Date on Master's Thesis/Doctoral Dissertation
Pharmacology and Toxicology
Pharmacology and Toxicology, PhD
Committee Co-Chair (if applicable)
States, J. Christopher
Background. Individuals who chronically abuse alcohol are almost 4 times more likely to develop Acute Respiratory Distress Syndrome (ARDS), the most severe form of Acute Lung Injury (ALI), but the mechanisms by which alcohol abuse sensitizes the lung to injury are poorly understood. However, the lung appears to share many parallel mechanisms of injury with the liver- a primary target of alcohol abuse. The overarching goal of this dissertation was therefore to expand on established mechanisms of alcohol-induced liver injury to ask innovative questions about mechanisms of alcohol-enhanced acute lung injury, as well as to develop new tools that may be used to gain novel insight into the liver-lung axis of alcoholinduced injury. Methods. Male mice were exposed to ethanol containing liquid diet either chronically (6 weeks) or in a chronic + binge pattern. Some mice were administered lipopolysaccharide (LPS) to induce acute lung injury. Lung injury and inflammation were assessed. To develop an animal model by which liver-lung interactions could be investigated, tamoxifen-loaded polymer nanoparticles were administered intrasplenically to a tamoxifen-inducible, Cre-mediated, dual-fluorescent reporter construct. Results. Chapter III of this dissertation describes a mechanism by which plasminogen activator inhibitor-1 (PAI-1) is involved in alcoholenhanced acute lung injury. Specifically, it was proposed that PAI-1-mediated fibrin accumulation promotes the aggregation of platelets, thereby propagating lung injury and inflammation. Chapter IV of this dissertation characterizes a recently-developed animal model of chronic + binge alcohol exposure, finding that animals exposed to chronic + binge alcohol exposure exhibit pulmonary inflammation and airway hyperresponsiveness. Finally, Chapter V of this dissertation develops an animal model to investigate liver-lung interactions during chronic alcohol exposure. It was found that tamoxifen-loaded polymer nanoparticles, when administered intrasplenically, selectively alter the genetics of hepatic cells, while avoiding other tissues, including the lung. Discussion. The work presented in this dissertation has, in conclusion, uncovered novel mechanisms by which alcohol sensitizes the lung to a second injury, shown that ethanol alone is sufficient to cause lung inflammation, and developed a novel animal method to examine liver-lung interactions during alcohol exposure.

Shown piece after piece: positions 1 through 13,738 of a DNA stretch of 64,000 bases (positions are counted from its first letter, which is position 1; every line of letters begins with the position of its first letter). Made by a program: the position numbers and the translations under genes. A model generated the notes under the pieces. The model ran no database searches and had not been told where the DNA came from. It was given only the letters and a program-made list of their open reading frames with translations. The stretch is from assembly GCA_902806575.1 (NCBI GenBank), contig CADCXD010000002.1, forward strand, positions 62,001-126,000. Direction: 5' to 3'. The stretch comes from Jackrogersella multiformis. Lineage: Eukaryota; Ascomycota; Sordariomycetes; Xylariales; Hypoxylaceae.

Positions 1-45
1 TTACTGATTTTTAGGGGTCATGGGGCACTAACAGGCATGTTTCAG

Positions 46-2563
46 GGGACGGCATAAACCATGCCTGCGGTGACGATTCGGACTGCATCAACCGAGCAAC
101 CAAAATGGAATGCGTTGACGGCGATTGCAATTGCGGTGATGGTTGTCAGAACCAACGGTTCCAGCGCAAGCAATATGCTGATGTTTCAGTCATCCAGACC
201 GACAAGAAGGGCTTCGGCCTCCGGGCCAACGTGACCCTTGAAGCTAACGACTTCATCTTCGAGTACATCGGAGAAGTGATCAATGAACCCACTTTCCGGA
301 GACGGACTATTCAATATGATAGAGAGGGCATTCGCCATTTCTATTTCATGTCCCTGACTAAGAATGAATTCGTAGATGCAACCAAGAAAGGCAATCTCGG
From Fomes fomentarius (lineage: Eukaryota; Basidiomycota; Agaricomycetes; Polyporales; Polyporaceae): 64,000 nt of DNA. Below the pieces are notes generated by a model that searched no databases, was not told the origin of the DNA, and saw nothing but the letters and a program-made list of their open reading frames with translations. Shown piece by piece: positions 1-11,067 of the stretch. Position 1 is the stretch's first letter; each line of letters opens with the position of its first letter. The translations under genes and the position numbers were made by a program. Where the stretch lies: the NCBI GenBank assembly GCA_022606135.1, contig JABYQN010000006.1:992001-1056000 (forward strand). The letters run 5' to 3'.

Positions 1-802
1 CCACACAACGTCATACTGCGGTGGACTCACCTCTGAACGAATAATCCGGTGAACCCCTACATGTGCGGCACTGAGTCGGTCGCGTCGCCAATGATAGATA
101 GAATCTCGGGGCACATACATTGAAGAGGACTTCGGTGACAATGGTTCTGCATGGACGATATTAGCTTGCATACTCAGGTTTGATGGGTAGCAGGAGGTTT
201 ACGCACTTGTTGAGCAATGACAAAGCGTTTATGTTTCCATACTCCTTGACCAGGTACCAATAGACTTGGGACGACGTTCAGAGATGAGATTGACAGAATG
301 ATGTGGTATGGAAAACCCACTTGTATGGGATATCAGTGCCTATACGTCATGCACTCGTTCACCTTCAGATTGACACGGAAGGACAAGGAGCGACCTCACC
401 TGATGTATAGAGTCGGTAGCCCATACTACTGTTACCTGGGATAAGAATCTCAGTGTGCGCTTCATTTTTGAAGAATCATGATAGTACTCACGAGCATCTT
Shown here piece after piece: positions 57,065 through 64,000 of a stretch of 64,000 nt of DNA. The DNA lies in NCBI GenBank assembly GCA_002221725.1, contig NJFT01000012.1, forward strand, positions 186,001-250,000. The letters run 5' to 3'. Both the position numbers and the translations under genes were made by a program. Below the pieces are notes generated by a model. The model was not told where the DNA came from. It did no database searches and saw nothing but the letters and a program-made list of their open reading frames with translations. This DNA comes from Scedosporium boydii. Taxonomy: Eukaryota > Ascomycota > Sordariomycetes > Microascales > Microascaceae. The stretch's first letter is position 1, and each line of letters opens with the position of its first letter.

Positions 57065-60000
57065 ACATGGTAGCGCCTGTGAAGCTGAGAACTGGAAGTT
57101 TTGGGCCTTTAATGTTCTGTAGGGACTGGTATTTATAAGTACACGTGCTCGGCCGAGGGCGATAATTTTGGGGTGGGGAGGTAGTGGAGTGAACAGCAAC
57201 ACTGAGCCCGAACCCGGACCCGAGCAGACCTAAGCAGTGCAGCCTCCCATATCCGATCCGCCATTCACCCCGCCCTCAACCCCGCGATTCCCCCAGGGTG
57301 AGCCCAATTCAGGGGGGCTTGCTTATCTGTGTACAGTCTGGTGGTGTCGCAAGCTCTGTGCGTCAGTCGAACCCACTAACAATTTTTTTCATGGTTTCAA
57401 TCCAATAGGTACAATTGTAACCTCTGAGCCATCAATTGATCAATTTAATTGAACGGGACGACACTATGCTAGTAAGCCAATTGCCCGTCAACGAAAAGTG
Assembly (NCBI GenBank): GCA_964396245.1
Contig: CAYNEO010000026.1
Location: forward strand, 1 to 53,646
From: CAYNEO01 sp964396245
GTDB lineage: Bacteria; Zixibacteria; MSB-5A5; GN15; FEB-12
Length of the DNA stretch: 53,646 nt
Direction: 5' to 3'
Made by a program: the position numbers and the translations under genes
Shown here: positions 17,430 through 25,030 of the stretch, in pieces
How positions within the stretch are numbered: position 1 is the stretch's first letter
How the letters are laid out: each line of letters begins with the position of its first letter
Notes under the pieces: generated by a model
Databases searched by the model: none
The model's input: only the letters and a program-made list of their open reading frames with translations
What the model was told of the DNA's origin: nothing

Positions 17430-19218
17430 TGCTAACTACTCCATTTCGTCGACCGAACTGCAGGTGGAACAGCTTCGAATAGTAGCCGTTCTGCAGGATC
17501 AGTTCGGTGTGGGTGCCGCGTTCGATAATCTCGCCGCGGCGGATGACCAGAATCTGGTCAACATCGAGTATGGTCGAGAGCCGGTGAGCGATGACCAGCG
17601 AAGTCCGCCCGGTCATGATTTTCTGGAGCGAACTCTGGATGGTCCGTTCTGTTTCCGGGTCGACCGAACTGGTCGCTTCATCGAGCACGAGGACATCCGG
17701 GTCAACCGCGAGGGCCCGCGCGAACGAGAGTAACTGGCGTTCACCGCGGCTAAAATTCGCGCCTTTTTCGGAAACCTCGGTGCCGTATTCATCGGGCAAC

Poole, Lauren G., "Novel insight into the liver-lung axis in alcohol-enhanced acute lung injury." (2017). Electronic Theses and Dissertations. Paper 2794.